's army, the first husband of Bathsheba
. David desired Bathsheba so he placed Uriah in the forefront of battle so he would be killed.
URIEL m Biblical, Hebrew
From the Hebrew name אוּרִיאֵל ('Uri'el)
which meant "God is my light". Uriel was one of the seven archangels in Hebrew tradition. He is mentioned only in the Apocrypha, for example in the Book of Enoch where he warns Noah
of the coming flood.
URIJAH m Biblical
Form of URIAH
used in some English versions of the Old Testament (for a character in the Book of Jeremiah).
UROŠ m Serbian, Slovene
Serbian form of an old Hungarian name, possibly from úr
meaning "man, lord" combined with a diminutive suffix. This was the name of five Serbian kings.
URS m German
German form of the Latin name Ursus
, which meant "bear". Saint Ursus was a 3rd-century soldier in the Theban Legion who was martyred with Saint Victor. He is the patron saint of Solothurn in Switzerland.
URSA f Late Roman
Feminine form of URSUS
. This is the name of two constellations in the northern sky: Ursa Major and Ursa Minor.
URSULA f English, Swedish, Norwegian, Danish, German, Dutch, Finnish, Late Roman
Means "little bear", derived from a diminutive form of the Latin word ursa
"she-bear". Saint Ursula was a legendary virgin princess of the 4th century who was martyred by the Huns while returning from a pilgrimage. In England the saint was popular during the Middle Ages, and the name came into general use at that time.
USAGI f Popular Culture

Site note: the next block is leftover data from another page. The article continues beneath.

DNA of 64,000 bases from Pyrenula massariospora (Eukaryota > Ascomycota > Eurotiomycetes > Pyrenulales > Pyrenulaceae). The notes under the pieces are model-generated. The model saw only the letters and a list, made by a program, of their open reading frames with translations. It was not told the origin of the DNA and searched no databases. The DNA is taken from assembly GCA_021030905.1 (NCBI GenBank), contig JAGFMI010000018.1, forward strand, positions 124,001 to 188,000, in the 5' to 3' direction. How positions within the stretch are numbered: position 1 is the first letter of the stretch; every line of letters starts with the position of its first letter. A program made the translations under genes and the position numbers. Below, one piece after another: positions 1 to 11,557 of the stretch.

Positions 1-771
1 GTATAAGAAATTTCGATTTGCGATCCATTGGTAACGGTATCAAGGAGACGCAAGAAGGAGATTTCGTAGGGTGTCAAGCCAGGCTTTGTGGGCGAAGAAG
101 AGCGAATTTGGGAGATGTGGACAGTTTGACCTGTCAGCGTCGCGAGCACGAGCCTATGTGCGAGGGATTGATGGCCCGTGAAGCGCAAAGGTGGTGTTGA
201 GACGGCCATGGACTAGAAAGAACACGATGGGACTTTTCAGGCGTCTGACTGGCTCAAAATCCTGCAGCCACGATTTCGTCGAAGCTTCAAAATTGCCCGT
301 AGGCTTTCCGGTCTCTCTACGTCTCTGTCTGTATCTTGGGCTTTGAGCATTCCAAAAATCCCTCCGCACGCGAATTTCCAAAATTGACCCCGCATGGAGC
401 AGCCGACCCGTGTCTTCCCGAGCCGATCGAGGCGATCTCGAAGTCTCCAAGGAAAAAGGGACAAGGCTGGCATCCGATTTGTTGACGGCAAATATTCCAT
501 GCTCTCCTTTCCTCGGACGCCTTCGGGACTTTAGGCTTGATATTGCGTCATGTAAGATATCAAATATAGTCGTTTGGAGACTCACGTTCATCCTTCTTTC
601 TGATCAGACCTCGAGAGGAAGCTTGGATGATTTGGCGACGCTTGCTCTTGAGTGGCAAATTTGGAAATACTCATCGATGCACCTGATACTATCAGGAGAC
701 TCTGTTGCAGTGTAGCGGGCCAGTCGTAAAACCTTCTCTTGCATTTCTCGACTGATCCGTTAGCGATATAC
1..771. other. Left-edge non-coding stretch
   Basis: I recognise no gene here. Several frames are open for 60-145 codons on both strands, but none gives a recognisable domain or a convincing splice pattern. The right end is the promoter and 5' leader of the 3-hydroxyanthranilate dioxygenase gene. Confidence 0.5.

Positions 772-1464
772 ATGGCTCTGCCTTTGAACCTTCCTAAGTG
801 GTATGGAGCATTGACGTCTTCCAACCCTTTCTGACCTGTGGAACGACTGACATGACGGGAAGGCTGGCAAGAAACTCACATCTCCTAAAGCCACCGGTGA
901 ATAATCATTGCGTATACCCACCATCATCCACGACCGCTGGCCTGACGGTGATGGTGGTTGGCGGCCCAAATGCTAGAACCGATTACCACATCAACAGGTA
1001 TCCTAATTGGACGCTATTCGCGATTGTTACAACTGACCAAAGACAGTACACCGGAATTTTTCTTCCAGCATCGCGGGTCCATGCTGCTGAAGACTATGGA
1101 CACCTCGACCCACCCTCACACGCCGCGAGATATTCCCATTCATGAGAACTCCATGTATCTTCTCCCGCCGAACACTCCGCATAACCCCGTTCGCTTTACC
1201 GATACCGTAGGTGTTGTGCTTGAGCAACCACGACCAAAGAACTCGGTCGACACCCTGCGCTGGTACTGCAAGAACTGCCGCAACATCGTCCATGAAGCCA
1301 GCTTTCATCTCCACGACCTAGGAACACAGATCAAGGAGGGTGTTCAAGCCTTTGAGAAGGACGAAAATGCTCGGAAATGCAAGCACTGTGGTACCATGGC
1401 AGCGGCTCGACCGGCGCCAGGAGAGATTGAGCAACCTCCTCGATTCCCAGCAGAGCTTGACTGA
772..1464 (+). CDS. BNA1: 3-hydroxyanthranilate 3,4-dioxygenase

Means "rabbit" in Japanese. This name was used on the Japanese television show 'Sailor Moon'.
USHAS f Hinduism
Means "dawn" in Sanskrit. This is the name of the Hindu goddess of the dawn, considered the daughter of heaven.
UTHER m Welsh Mythology, Arthurian Romance
From the Welsh name Uthyr
, derived from Welsh uthr
"terrible". In Arthurian legend Uther was the father of King Arthur
. He appears in some early Welsh texts, but is chiefly known from the 12th-century chronicles of Geoffrey of Monmouth.
UTHMAN m Arabic
Means "baby bustard" in Arabic (a bustard is a type of large bird). Uthman was a companion of Muhammad
who married two of his daughters. He was the third caliph of the Muslims.
UTTARA m & f Hinduism, Indian, Marathi
Means "north" in Sanskrit. This is a transcription of both the masculine form उत्तर
(also written Uttar
) and the feminine form उत्तरा
(also written Uttarā
), both of which occur in the Hindu epic the 'Mahabharata' belonging to the son and daughter of King Virata.
UXUE f Basque
From the Basque name of the Spanish town of Ujué where there is a church dedicated to the Virgin Mary
. Its name is derived from Basque usoa
UZZIAH m Biblical
Means "my power is YAHWEH
" in Hebrew. This is the name of several Old Testament characters including a king of Judah.
VÁCLAV m Czech, Slovak
Contracted form of the older name Veceslav
, from the Slavic elements veche
"more" and slava
"glory". Saint Václav (known as Wenceslas in English) was a 10th-century duke of Bohemia murdered by his brother. He is the patron saint of the Czech Republic. This was also the name of several Bohemian kings.